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Prism UWP for Beginners: Setup

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Prism UWP for Beginners: Setup

In this first part of this Prism for Beginners series, learn to create the shell and configure the bootstrapper for your Prism UWP app.

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I wanted to learn Prism because it may be helpful in some future projects. To better understand how it works, I needed a target. I’d like to show you how to create a simple UWP app that displays my Twitter timeline and the local weather based on the GPS. Prism will help me to adopt the MVVM architecture and IoC/DI concepts. The MVVM and IoC/DI topics are out of the scope of this post.

Setup

I started a new UWP project with Visual Studio 2017 and then imported the Prism.Windows and Prims.Unity NuGet packages. Prism.Windows is the “core” library for the UWP technology and Prism.Unity is the IoC/DI container.

Screenshot_1.png

Conversion to Prism

I converted the Universal app to a Prism Universal app by configuring the bootstrapper. The bootstrapper is a required procedure by the Prism framework to properly initialize all the infrastructure. In vanilla UWP, the bootstrapper is the App class. I edited the App class so that it doesn’t inherit from the native Application class but from a Prism class called PrismUnityApplication.

This is the full App.xaml file.

<prismUnity:PrismUnityApplication x:Class="IC6.Buongiorno.App"
xmlns="http://schemas.microsoft.com/winfx/2006/xaml/presentation"
xmlns:x="http://schemas.microsoft.com/winfx/2006/xaml"
xmlns:prismUnity="using:Prism.Unity.Windows"
RequestedTheme="Light">
 
</prismUnity:PrismUnityApplication>

 

This is the full App.xaml.cs file.

using System.Threading.Tasks;
using Microsoft.Practices.Unity;
using Prism.Unity.Windows;
using Prism.Windows.AppModel;
using Windows.ApplicationModel.Activation;
using Windows.ApplicationModel.Resources;
using Windows.UI.Xaml;
using Windows.UI.Xaml.Controls;
using IC6.Buongiorno.Services.Twitter;
using IC6.Buongiorno.Services.Weather;

namespace IC6.Buongiorno {
	/// <summary>
	/// Provides application-specific behavior to supplement the default Application class.
	/// </summary>
	public sealed partial class App: PrismUnityApplication {

		public App() {
			InitializeComponent();
		}

		protected override UIElement CreateShell(Frame rootFrame) {
			var shell = Container.Resolve < Shell > ();
			shell.SetContentFrame(rootFrame);
			return shell;
		}

		/// <summary>
		/// Logic of app initialization.
		/// This is the best place to register the services in Unity container.
		/// </summary>
		/// <param name="args"></param>
		/// <returns></returns>
		protected override Task OnInitializeAsync(IActivatedEventArgs args) {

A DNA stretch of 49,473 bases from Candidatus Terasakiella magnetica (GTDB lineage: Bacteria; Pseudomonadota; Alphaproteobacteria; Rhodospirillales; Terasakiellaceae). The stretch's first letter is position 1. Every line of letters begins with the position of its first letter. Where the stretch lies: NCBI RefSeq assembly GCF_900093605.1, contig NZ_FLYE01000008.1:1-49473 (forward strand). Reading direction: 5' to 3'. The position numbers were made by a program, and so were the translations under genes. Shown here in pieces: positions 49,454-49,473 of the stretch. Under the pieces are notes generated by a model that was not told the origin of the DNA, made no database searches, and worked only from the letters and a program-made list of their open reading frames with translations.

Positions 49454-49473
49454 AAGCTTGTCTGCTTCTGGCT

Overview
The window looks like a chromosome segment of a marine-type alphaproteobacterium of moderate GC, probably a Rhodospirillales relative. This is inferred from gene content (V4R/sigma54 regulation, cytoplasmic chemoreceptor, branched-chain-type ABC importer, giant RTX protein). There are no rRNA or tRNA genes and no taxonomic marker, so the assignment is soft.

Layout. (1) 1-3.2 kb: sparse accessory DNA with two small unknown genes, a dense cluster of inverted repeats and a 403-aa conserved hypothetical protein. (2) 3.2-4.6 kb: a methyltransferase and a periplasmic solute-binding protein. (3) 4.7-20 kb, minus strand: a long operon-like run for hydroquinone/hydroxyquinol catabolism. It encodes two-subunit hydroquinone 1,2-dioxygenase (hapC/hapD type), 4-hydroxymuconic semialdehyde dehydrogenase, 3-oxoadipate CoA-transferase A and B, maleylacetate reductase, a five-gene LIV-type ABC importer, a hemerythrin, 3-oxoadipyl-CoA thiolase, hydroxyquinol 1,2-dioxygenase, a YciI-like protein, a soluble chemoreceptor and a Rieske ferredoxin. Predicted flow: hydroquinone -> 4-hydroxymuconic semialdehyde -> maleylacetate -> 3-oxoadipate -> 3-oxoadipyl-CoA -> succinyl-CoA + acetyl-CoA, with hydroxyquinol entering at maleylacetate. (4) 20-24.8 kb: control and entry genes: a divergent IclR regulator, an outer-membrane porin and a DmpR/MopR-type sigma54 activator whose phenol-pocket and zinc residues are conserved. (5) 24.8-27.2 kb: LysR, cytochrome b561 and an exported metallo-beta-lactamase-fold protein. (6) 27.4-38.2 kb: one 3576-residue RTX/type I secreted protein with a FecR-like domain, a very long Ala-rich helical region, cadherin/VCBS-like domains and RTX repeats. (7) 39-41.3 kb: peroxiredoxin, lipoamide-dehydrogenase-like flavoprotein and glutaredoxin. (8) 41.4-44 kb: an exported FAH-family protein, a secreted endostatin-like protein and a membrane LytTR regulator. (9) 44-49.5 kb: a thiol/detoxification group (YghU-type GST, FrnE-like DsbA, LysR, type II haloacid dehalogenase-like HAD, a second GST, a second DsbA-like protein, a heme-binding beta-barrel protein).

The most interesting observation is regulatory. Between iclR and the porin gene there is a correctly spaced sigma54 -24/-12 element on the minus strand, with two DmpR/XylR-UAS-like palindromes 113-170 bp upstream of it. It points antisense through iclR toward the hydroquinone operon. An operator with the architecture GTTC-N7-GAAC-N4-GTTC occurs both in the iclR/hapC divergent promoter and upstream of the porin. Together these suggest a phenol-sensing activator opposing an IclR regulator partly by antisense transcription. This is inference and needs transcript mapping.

System.Diagnostics.Debug.WriteLine(">>>>>>>>>>>>> OnInitializeAsync called.");

			Container.RegisterInstance < ITwitterService > (new TwitterService());

			Container.RegisterInstance < IWeatherService > (new WeatherService());

			Container.RegisterInstance < IResourceLoader > (new ResourceLoaderAdapter(new ResourceLoader()));

			Container.RegisterInstance(SessionStateService);

			Container.RegisterInstance(NavigationService);

			return base.OnInitializeAsync(args);
		}

		protected override Task OnLaunchApplicationAsync(LaunchActivatedEventArgs args) {
			NavigationService.Navigate(PageNames.Main.ToString(), null);

			return Task.FromResult(true); //This is a little trick because this method returns a Task.
		}
	}
}

 

I created a Page called Shell. The Prism definition of Shell is: "The main window of an application where the primary UI content is contained."

Shell is called in the CreateShell method triggered by the Unity framework to create the main window of the application.

The OnInitializeAsync method is the place to initialize the Unity container. Here, I registered my services. By registering I mean telling Unity that, for example, every time I need an ITwitterService, it has to give me an instance of TwitterService. I also register the NavigationService and SessionStateService that I’ll explain in other posts.

I created the standard MVVM folders because Prism is convention-based for some of its features.

image

I deleted the default MainPage.xaml file and created a new one in the Views directory, as shown in the image above.

Inside OnLaunchApplicationAsync, I called the NavigationService.Navigate method to navigate to the MainPage, which accepts as the first parameter the name of the page (the name of the View without the Page suffix): by passing as parameter the value “Main” Prism searches, in the Views folder, a page called MainPage.xaml. The second parameter is null because I didn’t have additional parameters to pass. The last statement is a little trick because this method returns a Task and I created a fake one with a constant true value.

I made my first steps with Prism in a UWP application; I created the shell and setup the bootstrapper.

In the next post, I’ll explore other basic concepts like binding and commands.

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Topics:
mvvm ,prism ,uwp ,mobile ,mobile app development

Published at DZone with permission of Michele Ferracin. See the original article here.

Opinions expressed by DZone contributors are their own.

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